AUGUST 23, 2005
Three Southold Historical Society Buildings Awarded State & National Register Status
T-B: Ann Currie-Bell (Joseph N. Hallock) House, The Henry W. Prince Building, , and Thomas Moore (Samuel Landon) House
SOUTHOLD, NY. The Southold Historical Society is pleased to announce that three of its historic buildings have been listed on the prestigious New York State Register of Historic Places and the National Register of Historic Places.
“The Historical Society is very pleased with having several of our buildings listed on both Registers,” stated Geoffrey K. Fleming, Director of the Society. “There are only a few buildings in Southold Township with this status and we are very happy that three of them our ours,” he continued. Virginia Bartos, the State representative for the program, recently visited the Society to deliver three framed certificates detailing the listing of the three buildings.
“We worked very hard in producing the applications for the listing of the properties,” continued Fleming. “Many hours of work were put into the researching and writing of the proposals. In addition each building was photographed from many angles and was carefully examined by representatives from the State’s Office of Parks, Recreation, and Historic Preservation,” he continued.
The three buildings that were selected for listing are the Henry W. Prince Building, The Ann Currie-Bell (Joseph N. Hallock) House, and the Thomas Moore (Samuel Landon) House. All three are located on Main Road in Southold Hamlet. Bernadette Castro, New York State Commissioner of Parks, Recreation and Historic Preservation, officially listed the buildings this past winter on the State Register which was followed a few months later by official recognition at the national level by the National Park Service.
The Henry W. Prince Building, also known as the Prince Store, was constructed out of locally made brick in 1874. It housed two retail stores on the first floor, and oyster bar and ice cream parlor in the basement, and the Odd Fellows Hall and later the Grange on the second floor. The building was acquired by the Society in 1989. It is one of very few remaining 19th century structures on Main Road built strictly for retail business purposes and is the only identified brick structure with integral chimneys (built as part of the support walls) in Southold.
The Ann Currie-Bell (Joseph N. Hallock) House was constructed on the corner of Maple Lane and Main Road c. 1900. Hallock was a prominent local business person, long-time owner and editor of the Traveler-Watchman Newspaper, and served in many town and state political positions during the course of his life. His daughter, Ann Hallock Currie-Bell, was the founder and first president of the Southold Historical Society. Following her death in 1964, the house was renovated and served as the first headquarters and museum of the Society.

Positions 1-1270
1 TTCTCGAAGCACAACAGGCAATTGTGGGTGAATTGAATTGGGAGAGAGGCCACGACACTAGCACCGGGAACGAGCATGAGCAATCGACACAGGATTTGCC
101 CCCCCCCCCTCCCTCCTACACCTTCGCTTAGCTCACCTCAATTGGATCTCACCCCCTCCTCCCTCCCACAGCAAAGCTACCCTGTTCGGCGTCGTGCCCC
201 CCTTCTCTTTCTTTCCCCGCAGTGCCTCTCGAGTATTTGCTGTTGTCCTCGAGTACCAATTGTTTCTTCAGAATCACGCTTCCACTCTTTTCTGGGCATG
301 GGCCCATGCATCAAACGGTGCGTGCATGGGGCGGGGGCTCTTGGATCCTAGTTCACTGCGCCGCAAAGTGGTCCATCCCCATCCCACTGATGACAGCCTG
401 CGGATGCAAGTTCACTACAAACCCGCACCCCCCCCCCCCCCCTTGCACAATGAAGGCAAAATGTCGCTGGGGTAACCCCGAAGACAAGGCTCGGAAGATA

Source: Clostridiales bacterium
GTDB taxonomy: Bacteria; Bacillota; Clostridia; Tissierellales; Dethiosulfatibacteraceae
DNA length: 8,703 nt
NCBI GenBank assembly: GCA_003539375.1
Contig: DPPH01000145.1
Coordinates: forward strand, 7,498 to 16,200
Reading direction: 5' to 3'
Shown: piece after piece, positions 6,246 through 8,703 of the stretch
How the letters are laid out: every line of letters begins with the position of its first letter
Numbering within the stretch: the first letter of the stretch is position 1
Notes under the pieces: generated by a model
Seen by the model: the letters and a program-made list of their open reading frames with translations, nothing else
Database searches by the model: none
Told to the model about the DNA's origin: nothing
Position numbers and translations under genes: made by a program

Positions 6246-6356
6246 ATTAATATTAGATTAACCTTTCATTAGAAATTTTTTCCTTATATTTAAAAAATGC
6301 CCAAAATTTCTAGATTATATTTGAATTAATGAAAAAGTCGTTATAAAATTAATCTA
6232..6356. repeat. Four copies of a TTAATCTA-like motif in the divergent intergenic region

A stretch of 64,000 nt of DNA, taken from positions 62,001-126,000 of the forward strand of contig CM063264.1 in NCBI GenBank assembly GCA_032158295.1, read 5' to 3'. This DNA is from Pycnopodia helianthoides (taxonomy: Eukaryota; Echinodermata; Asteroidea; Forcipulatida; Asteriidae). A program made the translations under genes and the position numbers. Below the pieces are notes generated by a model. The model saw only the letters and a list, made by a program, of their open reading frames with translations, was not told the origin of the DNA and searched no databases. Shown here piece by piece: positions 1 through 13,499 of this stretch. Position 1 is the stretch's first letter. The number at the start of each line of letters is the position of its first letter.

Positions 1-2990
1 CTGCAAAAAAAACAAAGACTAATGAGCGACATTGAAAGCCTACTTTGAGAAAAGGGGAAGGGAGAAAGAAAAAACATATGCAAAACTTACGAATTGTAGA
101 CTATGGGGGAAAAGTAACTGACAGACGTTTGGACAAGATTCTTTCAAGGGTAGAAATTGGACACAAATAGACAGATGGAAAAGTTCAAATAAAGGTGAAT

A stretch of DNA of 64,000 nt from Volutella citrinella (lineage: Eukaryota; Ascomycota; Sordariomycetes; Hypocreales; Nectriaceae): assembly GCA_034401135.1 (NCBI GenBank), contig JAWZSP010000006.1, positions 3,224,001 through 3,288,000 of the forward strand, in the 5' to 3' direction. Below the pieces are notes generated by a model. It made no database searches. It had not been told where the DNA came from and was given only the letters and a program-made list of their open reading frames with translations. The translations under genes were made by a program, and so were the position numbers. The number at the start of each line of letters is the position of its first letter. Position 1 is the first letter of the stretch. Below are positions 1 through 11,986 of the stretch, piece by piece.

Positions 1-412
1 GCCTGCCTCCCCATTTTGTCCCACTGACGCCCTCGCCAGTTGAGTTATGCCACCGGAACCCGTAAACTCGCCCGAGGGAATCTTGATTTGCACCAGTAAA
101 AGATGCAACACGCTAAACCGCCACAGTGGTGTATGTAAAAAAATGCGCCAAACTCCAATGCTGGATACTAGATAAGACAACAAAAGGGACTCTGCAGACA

The final property listed, the Thomas Moore (Samuel Landon) House, is located just a short distance from the Currie-Bell House. Built sometime between 1750 and 1790, the house was never occupied by Thomas Moore. It is located on Moore’s original home-site but was probably built by Samuel Landon as his residence. The house was occupied by many different families during its existence, including the mysterious “Widow Arcularius,” before being purchased by the Society in 1970.
The process for listing buildings takes several months. Both the State and National Park Service must agree to the listing of a property, in addition to the owner. Once buildings are listed they are eligible for special tax benefits and are protected from state and federally funded projects that might otherwise adversely affect them. Very few historic properties on the North Fork of Long Island are currently listed and protected in this fashion.
The National Register of Historic Places is the Nation's official list of cultural resources worthy of preservation. Authorized under the National Historic Preservation Act of 1966, the National Register is part of a national program to coordinate and support public and private efforts to identify, evaluate, and protect our historic and archeological resources. Properties listed in the Register include districts, sites, buildings, structures, and objects that are significant in American history, architecture, archeology, engineering, and culture. The National Register is administered by the National Park Service, which is part of the U.S. Department of the Interior.
In the near future each of the three buildings will be fitted with bronze plaques identifying them as State and National Register properties. All three buildings are already listed on the Southold Town Landmarks List.